The 500 million people in European Union countries have lived with an emissions trading scheme since 2005.
Jill Duggan, a carbon price expert from the EU’s Directorate-General for Climate Action, says the scheme has created more jobs and was easier to implement than first feared.
Briefing journalists in Canberra, she said carbon tax only accounted for a fraction of the yearly price rises for fuel.
“The impact would be a quarter of the impact of gas or oil prices, so people notice gas or oil prices rising, they notice the impact on their household bills, but the carbon price is much, much smaller than that in impact.”
Ms Duggan said Australia had the chance to invest in sustainable energy systems such as solar to actually increase employment.
“The experience in Europe is the drive to a low-carbon economy has created more jobs – I’m not aware of any jobs that have been lost as the result of a carbon price.
“It was easier and cheaper to reduce emissions than was initially estimated. The impact has not affected the economy adversely.”
Speaking earlier, Opposition Leader Tony Abbott repeated his claim the tax would add $300 a year to power bills and bump up the price of petrol.
“Every time prices go up if this carbon tax comes in to effect people will think of the government, because this tax will cascade through the economy.”
Greens leader Bob Brown took exception to Mr Abbott’s description of household compensation as a “slush fund”.
“His new description of proposed compensation for households under the carbon tax proposal as ‘slush’ will offend many Australians but delight the big corporations who want the same money for themselves,” Senator Brown said.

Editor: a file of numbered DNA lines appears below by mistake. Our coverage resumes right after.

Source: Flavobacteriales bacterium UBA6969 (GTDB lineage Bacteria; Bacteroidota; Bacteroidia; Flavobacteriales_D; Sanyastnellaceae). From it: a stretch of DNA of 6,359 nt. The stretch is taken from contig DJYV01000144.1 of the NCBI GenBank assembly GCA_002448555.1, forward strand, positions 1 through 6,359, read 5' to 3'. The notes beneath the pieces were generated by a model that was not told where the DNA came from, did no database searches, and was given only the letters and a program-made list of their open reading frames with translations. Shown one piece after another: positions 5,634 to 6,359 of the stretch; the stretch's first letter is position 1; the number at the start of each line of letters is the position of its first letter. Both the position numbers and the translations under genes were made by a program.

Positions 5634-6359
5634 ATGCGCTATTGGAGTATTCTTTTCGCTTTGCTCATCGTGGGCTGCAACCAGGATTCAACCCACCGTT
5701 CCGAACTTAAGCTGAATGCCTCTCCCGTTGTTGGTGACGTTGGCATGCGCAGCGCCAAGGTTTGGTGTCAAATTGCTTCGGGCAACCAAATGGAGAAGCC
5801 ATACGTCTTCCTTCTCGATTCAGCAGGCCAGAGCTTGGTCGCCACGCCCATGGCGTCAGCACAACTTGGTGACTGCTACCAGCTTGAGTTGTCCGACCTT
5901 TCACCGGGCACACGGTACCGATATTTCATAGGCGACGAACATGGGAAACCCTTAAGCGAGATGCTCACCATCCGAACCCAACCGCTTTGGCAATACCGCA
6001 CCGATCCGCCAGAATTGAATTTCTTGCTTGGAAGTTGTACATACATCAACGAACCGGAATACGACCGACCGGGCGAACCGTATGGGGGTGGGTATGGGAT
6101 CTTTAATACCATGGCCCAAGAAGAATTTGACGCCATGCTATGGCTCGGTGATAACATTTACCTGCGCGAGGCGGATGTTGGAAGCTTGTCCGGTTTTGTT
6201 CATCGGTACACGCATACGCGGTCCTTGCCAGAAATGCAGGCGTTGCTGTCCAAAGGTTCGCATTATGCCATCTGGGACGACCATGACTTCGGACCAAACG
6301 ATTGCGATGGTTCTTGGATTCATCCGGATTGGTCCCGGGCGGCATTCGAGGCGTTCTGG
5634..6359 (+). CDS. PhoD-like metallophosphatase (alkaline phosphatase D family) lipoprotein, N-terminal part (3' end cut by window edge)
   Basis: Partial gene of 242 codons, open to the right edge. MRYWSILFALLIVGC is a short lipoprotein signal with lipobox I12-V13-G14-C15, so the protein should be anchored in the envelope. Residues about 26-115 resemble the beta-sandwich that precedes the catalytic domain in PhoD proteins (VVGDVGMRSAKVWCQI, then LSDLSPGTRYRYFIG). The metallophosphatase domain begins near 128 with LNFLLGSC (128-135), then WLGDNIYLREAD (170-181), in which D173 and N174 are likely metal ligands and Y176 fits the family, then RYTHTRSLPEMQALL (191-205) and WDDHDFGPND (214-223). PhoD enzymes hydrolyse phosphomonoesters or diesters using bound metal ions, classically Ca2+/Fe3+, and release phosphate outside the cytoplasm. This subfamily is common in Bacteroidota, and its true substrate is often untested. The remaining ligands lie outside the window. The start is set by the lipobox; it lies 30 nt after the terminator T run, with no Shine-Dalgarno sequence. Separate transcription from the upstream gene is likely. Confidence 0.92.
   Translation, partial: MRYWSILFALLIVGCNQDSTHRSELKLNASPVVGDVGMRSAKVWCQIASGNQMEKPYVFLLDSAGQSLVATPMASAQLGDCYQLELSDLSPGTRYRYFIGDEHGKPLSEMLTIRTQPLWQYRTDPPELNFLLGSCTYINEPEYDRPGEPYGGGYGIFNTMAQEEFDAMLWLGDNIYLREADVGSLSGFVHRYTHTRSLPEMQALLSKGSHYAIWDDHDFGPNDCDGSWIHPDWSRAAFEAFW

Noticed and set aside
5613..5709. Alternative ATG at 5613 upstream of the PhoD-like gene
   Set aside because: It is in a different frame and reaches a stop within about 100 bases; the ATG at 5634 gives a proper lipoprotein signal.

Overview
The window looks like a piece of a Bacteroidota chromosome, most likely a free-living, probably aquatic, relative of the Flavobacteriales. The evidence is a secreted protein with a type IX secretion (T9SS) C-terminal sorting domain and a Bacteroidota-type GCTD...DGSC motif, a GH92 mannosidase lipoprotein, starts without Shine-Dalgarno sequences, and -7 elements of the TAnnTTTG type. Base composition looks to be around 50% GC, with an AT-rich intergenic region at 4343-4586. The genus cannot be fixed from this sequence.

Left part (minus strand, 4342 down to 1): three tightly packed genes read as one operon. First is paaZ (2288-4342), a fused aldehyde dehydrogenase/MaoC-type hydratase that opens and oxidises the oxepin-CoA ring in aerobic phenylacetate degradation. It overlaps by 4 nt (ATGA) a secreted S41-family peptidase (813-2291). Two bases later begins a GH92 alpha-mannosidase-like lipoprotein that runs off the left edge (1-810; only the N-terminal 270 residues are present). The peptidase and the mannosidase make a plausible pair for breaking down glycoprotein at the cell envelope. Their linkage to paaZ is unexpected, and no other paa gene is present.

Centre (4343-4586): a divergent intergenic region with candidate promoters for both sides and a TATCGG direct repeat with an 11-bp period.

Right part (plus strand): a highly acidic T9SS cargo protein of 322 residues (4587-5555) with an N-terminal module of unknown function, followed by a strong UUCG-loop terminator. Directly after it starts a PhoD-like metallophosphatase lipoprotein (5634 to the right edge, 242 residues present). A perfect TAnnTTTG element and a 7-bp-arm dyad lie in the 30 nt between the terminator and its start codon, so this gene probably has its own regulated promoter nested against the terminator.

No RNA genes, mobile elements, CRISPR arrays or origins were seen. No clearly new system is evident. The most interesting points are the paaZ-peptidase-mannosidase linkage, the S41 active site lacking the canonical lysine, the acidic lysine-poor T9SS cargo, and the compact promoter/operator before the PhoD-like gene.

Senator Brown says the “slush fund” is actually the Coalition’s “direct action” plan to compensate polluting industries without compensating households which he claims will have to pay an extra $720 a year.
Climate Change Minister Greg Comet has pledged to return the entire carbon tax to consumers, particularly low-income households and pensioners.
“Every dollar raised by the payment of the carbon price by the large polluters – because that’s where the obligation resides – will be used to support households to meet price impacts,” Mr Combet said.
He says it will also be used to help industries transition to a low-pollution future.
“Mr Abbott will run a fear campaign and that’s exactly what he’s doing, but we intend sticking to our guns, arguing the case because it’s the right thing to do for the future of this country.”
Mr Abbott said he would welcome an early election on the issue – but said it was not up to him.
“It’s up to the Prime Minister to go to Yarralumla and call an early election if that’s what she wants to do. It’s up to the independents to decide what they do.”
Media Sourced : abc.net.au